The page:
April 24, 2015
Take a ‘40s war-era period piece, mix in 300 extras, armies of warriors, a foreign set and lots and lots of creativity and you have “Little Boy.”
The comedy-drama stars Jakob Salvati as Pepper, the 8-year-old boy who will stop at nothing to end World War II so that he can bring his father home. The film also stars Tom Wilkinson, Emily Watson and Kevin James.
Laura Jean Shannon and Rebecca Gregg shared the Costume Design title and the work of dressing characters in vintage American work wear, Mongolian warrior uniforms, Samurai costumes and more.
Writer-director Alejandro Monteverde shot the movie in coastal Mexico, where Shannon built many of the costumes from vintage and period-correct fabric that she sourced from warehouses and backrooms of suppliers such as International Silks and Woolens in Los Angeles.
“The most difficult fabric for us to find was denim, because denim was very different back then. We had to use the actual period denim we found very sparingly,” Shannon said.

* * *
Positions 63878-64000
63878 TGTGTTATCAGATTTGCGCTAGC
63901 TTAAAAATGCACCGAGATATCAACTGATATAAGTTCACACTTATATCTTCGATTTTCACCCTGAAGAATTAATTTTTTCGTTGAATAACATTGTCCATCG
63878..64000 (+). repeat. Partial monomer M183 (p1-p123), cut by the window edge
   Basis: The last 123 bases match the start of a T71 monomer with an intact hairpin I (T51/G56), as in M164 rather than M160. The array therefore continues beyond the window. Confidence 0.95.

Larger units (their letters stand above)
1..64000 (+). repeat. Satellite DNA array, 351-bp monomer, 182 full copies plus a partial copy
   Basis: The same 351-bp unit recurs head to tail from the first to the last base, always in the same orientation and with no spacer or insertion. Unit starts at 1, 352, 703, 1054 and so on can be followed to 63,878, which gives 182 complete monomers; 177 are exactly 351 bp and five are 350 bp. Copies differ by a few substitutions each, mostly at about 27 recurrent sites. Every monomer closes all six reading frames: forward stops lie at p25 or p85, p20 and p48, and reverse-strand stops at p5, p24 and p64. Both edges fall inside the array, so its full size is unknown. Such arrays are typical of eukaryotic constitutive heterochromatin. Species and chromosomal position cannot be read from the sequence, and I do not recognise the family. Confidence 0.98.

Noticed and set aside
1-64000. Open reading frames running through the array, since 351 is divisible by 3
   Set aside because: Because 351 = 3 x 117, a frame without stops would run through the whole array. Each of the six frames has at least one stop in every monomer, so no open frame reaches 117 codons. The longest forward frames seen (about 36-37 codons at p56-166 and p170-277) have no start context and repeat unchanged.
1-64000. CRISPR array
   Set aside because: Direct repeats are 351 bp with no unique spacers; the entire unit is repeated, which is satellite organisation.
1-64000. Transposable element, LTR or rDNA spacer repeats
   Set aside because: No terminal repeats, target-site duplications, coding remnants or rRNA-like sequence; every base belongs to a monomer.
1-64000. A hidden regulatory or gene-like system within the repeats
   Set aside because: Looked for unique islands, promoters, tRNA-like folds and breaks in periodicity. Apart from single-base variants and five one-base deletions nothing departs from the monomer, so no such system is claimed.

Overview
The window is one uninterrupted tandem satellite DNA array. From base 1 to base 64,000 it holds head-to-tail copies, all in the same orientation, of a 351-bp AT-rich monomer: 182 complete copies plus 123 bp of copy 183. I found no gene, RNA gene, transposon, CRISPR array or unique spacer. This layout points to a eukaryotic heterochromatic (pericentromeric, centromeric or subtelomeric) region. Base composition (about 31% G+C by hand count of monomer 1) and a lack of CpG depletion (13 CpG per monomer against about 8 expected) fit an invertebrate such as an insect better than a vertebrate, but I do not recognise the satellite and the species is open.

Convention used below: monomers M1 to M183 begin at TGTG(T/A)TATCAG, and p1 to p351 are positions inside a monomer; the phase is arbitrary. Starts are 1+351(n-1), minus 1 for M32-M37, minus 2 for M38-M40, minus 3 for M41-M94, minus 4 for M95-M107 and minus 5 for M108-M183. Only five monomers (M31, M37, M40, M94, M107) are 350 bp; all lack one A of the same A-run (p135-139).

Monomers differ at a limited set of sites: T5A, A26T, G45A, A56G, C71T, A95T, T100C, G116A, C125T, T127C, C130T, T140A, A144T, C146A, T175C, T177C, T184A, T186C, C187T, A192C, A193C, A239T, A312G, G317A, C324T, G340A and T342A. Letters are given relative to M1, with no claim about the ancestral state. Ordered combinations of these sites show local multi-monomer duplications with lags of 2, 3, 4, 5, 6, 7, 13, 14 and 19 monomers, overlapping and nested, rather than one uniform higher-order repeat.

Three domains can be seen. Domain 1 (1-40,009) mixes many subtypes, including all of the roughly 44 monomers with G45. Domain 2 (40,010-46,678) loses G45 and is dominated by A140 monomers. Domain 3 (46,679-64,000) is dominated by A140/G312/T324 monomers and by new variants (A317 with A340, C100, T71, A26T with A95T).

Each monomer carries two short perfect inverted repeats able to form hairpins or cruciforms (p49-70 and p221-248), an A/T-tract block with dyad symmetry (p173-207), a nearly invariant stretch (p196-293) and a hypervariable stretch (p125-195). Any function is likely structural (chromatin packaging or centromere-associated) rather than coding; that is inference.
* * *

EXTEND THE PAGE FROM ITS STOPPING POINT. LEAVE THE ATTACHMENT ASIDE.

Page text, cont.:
The designers also scoured vintage stores and costume rental houses, where they found deadstock multiples of important basic items such as shorts.
Dressing the lead child actor required careful planning. His slightly larger older brother played his body double, as did a local child who was smaller. “So we built everything in three different sizes, and sometimes multiples of them. The tailors and seamstresses would write 1, 2, or 3 in them to know it would fit the corresponding child,” Shannon said. A little person stunt man also was dressed to mimick Salvati’s costumes.
If the floppy caps, coveralls and plaid shirts seem like spot-on copies of archetypal American characters, that’s because they are.
“Our director and writer were very inspired by Norman Rockwell,” Shannon said. “If you watch the movie, there are certain scenes that are literally frame-by-frame works of Norman Rockwell that we brought to life.”
The designers took calculated risks to achieve that level of authenticity.
“He had one vintage, plaid shirt that we were so in love with. It was so frail and worn and the elbows just kept blowing out more and more. We used it in the scene that was supposed to evoke a destructive and sad moment, so it was kind of OK that it was starting to fall apart,” Shannon said.
“We also had a one-of-a-kind vintage hat. As soon as we put it on his head he became Little Boy,” Shannon said. “It was terrifying because I had nightmares that we lost it. Luckily we made it through without losing the hat.”
“Little Boy” is now playing in select theaters.